New York City Democratic Mayor Bill de Blasio expanded his vaccination mandate to private and religious school workers and staff on Thursday.
It began with all public school instructors and employees but now requires all private and parochial school teachers and personnel to present proof of immunization by December 20. A joint statement from de Blasio and Health Commissioner Dr. Dave Chokshi indicated approximately 56,000 staffers at 938 schools will be impacted by the extension.
“Vaccinations are the key to our recovery, and our public schools are among the safest places to be in the city. Childcare centers will now be just as safe, and it’s time to use the tools we have at our disposal to climb the ladder even further,” Mayor de Blasio said.
The mandate still does not force students to get the shot. Back in October, de Blasio was reportedly “opposed to requiring the shot for students because it might deter them from coming to class, which is more important.”
GOP Councilmember Inna Vernikov, who represents Brooklyn’s 48th District and was sworn in on Wednesday, tweeted, “Bill de Blasio needs to keep his hands off of our private schools. This mandate is just another way for government officials to sink their teeth into our private schools and attempt to exert control. If we let this slide, we are setting a dangerous precedent.”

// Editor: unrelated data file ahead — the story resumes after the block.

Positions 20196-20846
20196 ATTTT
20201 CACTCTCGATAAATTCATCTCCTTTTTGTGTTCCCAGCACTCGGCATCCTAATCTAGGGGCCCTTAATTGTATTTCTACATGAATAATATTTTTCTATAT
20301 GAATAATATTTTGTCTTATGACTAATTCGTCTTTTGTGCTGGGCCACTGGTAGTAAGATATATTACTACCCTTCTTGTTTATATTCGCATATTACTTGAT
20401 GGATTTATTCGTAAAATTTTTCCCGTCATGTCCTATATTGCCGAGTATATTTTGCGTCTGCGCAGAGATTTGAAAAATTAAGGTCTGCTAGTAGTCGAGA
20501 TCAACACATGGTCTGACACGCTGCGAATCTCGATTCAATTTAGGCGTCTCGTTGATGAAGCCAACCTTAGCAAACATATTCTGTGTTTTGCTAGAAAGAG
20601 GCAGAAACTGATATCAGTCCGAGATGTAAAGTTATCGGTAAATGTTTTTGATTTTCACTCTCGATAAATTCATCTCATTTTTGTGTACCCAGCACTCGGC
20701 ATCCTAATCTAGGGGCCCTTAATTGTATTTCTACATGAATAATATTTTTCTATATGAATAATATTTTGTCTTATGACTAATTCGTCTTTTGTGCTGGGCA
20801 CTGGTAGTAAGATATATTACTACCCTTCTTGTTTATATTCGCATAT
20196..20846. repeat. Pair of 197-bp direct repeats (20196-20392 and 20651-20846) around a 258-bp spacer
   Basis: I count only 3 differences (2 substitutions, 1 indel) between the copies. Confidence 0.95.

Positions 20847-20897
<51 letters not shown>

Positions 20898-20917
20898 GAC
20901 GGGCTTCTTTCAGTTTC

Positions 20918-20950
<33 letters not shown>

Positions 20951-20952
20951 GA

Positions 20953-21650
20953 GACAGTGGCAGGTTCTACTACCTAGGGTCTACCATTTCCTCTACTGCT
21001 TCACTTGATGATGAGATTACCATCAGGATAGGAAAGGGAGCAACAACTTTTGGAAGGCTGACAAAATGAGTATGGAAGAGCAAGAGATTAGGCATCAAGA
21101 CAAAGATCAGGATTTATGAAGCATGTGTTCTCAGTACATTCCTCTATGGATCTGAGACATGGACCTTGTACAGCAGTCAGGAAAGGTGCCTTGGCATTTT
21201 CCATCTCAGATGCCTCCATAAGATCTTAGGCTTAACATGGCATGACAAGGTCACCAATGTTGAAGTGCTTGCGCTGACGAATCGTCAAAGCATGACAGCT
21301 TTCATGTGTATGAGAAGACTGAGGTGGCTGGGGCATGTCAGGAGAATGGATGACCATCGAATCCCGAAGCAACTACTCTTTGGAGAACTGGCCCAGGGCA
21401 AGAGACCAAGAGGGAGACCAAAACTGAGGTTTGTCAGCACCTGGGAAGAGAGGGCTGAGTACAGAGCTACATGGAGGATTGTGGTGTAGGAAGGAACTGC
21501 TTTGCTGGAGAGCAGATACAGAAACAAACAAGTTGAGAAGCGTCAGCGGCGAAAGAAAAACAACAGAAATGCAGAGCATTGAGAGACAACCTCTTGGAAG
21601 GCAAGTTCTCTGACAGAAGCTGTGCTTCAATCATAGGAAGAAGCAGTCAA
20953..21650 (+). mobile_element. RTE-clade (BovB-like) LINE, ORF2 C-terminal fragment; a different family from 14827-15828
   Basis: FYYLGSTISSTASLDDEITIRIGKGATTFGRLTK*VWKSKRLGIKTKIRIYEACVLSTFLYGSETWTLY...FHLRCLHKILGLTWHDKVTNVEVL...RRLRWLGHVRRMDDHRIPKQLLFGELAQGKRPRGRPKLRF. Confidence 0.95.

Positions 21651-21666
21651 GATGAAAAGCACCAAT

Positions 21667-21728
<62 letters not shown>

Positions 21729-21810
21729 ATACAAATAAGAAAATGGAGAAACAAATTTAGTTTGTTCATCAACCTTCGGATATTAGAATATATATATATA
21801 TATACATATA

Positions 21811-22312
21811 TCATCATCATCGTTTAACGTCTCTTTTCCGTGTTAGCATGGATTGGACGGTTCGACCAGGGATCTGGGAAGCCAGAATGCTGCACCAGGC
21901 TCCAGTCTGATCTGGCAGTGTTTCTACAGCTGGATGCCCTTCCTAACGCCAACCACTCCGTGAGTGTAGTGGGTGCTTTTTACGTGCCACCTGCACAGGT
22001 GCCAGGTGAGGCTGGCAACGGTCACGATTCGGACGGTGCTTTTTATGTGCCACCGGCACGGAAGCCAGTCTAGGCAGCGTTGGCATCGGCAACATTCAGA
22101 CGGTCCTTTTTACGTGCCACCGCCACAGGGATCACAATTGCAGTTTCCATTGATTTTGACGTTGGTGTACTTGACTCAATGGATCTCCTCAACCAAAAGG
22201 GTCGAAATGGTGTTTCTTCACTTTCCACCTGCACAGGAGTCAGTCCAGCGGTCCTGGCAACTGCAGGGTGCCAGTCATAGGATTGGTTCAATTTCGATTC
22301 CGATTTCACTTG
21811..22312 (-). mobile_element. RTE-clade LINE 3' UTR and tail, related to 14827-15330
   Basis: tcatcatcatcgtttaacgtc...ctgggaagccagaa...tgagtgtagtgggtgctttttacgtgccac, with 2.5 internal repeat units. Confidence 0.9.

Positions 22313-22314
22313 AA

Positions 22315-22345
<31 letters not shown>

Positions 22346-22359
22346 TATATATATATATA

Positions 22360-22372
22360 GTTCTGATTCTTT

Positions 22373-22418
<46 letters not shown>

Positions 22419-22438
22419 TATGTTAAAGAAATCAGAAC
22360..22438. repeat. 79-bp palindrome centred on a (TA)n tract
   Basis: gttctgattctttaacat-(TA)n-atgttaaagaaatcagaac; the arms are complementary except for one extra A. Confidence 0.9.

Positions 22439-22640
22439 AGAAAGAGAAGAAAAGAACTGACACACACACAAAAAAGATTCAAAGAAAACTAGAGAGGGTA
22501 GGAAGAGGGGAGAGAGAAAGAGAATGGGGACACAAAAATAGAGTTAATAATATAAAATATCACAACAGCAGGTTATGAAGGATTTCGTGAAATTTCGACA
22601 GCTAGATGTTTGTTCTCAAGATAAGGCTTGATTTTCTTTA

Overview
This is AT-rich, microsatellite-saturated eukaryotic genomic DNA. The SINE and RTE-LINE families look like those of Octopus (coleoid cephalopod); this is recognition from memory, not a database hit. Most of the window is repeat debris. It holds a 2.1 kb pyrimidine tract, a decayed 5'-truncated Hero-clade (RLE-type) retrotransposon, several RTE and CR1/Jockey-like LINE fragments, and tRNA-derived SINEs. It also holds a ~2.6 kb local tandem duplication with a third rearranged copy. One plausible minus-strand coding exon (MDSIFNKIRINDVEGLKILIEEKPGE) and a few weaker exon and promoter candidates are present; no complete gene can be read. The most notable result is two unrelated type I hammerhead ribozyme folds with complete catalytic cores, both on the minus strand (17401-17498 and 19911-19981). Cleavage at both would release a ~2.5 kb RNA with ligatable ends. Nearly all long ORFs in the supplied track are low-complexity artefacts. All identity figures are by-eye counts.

The mandate also received pushback from private school officials. “‘There is going to be a lot of opposition to this, there is no doubt about it,’ a staffer at a Borough Park yeshiva told The Post. ‘A lot of us felt under attack already. This is going to continue that feeling.’”
The Post reported that Thomas Chadzutko, Superintendent of Schools for the Archdiocese of Brooklyn, is requesting de Blasio to reconsider this mandate for private and religious schools.
Many religious schools in New York have encouraged vaccinations and some private schools have even required students to be vaccinated, but Chadzutko wants individuals to make that choice for themselves, a spokesperson said.
Mayor de Blasio is in the final month of his term before he is replaced by Eric Adams. Even before de Blasio’s vaccine mandate, Adams said “he would take de Blasio’s mandate one step further and require COVID-19 vaccinations for all school children.”
“We already have a system in place that states before you start school you receive your vaccination. It is to protect the child and the student population. We saw historically what happens when you have an outbreak of a certain type of illness that takes place that you can prevent even from polio,” Adams said.
Adams will be sworn in as New York City’s new mayor on New Year’s Day. He has vowed “to get stuff done” in office and considers himself “practical” and “progressive.”